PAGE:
We’ve enjoyed this one many times these past few months. It pairs well with a cross section of dishes including salmon, pork, and roast chicken. We’ve even had it with pozole and loved every sip of it.
Ciro Picariello Fiano di Avellino Ciro 906
2019 Ciro Picariello Fiano di Avellino Ciro 906 (Italy, Campania, Fiano di Avellino DOCG) $38.50
The story we like to believe revolves around a tasting including the likes of Coche, Lafon, Dagueneau, and Raveneau. The Ciro Picariello importer slipped in this Fiano 906 to the line-up and 30 minutes later everyone had forgotten about the big names and were swooning over the Fiano 906.
Legend or myth it matters not.

Ciro’s Fiano 906 is a wine that we recommended often and were delighted to find customers return for it again and again. This is a wine we took home most weekends to sip and share. We found it fantastic with oysters, scallops, ceviche, and even paired it daringly with lamb lion (why not?). There’s something about the volcanic soil, the high altitude vineyard, and the grape itself that kept us reaching for a bottle.

From our tasting scribbles:
There are savory notes of near-ripe nectarine and peach, a flowery bouquet and hints of ginger spice. A saline-mineral timbre announces itself mid-palate (at this point we are already in love) then a vibrant energy takes over rocketing us to the stars. If the first half of this wine experience was a rocket ship, the finish is a leisurely stroll in a landscape painted by Caspar David Friedrich (The Monk by the Sea perhaps). The finale buzzes with dreamy Zen-like energy.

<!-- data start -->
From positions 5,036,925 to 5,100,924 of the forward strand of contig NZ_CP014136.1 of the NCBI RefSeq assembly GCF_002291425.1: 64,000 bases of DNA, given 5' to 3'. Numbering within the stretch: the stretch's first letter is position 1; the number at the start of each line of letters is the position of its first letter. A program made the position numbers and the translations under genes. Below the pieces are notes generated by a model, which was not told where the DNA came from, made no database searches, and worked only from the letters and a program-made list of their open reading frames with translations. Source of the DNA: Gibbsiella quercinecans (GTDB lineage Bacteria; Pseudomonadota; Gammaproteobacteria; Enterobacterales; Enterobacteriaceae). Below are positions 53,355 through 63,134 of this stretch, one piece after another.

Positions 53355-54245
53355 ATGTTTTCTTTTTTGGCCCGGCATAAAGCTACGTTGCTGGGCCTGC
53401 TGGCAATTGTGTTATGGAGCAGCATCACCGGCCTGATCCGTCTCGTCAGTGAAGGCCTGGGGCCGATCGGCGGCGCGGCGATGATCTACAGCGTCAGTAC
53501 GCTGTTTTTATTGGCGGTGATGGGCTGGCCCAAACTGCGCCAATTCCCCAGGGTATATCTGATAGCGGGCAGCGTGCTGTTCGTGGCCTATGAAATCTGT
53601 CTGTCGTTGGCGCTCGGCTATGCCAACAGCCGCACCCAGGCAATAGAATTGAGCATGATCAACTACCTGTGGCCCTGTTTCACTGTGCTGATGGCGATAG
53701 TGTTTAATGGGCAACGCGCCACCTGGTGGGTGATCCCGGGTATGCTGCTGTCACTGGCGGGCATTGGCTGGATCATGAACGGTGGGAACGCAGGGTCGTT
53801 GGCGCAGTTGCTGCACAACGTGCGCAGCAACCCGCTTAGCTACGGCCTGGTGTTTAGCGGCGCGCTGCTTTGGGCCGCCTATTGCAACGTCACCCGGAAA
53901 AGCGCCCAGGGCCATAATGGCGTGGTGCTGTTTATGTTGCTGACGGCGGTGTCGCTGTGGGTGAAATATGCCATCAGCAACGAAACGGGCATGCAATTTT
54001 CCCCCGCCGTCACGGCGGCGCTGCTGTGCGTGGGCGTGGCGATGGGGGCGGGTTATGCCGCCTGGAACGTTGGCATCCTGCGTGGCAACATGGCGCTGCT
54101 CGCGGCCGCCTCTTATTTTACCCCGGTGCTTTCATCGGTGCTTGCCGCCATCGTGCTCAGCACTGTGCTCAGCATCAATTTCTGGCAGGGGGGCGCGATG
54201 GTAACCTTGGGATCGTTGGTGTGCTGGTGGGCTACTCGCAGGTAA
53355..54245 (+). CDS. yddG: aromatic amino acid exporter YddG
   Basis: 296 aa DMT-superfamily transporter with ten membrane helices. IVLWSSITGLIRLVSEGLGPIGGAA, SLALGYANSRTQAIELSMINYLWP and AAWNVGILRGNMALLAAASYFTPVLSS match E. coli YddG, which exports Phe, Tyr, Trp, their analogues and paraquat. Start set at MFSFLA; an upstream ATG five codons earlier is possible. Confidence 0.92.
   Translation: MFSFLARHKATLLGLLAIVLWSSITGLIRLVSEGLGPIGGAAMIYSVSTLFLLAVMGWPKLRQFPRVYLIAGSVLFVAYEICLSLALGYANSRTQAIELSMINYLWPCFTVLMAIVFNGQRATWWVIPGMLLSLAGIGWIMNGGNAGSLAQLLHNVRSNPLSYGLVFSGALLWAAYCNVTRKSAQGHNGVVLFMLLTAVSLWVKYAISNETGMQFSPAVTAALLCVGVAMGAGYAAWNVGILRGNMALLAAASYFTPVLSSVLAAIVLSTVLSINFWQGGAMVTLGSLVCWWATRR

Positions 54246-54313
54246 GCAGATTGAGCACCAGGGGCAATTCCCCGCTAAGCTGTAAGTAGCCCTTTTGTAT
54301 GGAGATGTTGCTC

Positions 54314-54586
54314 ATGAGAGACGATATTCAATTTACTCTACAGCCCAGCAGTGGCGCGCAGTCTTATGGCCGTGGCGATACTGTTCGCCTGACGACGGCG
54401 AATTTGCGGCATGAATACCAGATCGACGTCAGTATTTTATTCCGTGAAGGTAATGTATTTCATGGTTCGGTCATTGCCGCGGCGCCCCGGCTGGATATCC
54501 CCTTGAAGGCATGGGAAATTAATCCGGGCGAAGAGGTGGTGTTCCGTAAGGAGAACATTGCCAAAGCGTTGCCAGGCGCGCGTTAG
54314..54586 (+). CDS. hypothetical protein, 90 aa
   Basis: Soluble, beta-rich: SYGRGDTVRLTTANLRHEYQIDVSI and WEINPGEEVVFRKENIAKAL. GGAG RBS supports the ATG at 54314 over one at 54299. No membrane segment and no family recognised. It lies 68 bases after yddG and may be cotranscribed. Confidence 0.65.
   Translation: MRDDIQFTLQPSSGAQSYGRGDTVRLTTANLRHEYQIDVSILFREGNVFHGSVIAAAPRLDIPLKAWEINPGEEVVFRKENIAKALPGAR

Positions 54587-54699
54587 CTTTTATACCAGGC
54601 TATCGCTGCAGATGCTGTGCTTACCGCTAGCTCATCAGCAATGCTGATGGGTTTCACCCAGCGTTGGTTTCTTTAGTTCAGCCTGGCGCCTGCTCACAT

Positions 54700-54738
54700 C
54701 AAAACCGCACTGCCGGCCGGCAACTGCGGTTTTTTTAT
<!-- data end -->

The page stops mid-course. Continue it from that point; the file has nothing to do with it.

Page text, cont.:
Yes, we are going to drink a bottle tonight!

It's one of our favorite 'work' tasks to look back on the previous year, review our tasting notes, and put together a list of our favorites. We hope you've enjoyed our Top 21.

If you are interested in any of these wines please email or call us and we can put an order together for you.

Happy New Year!
Thank you for your support

Renegade Wines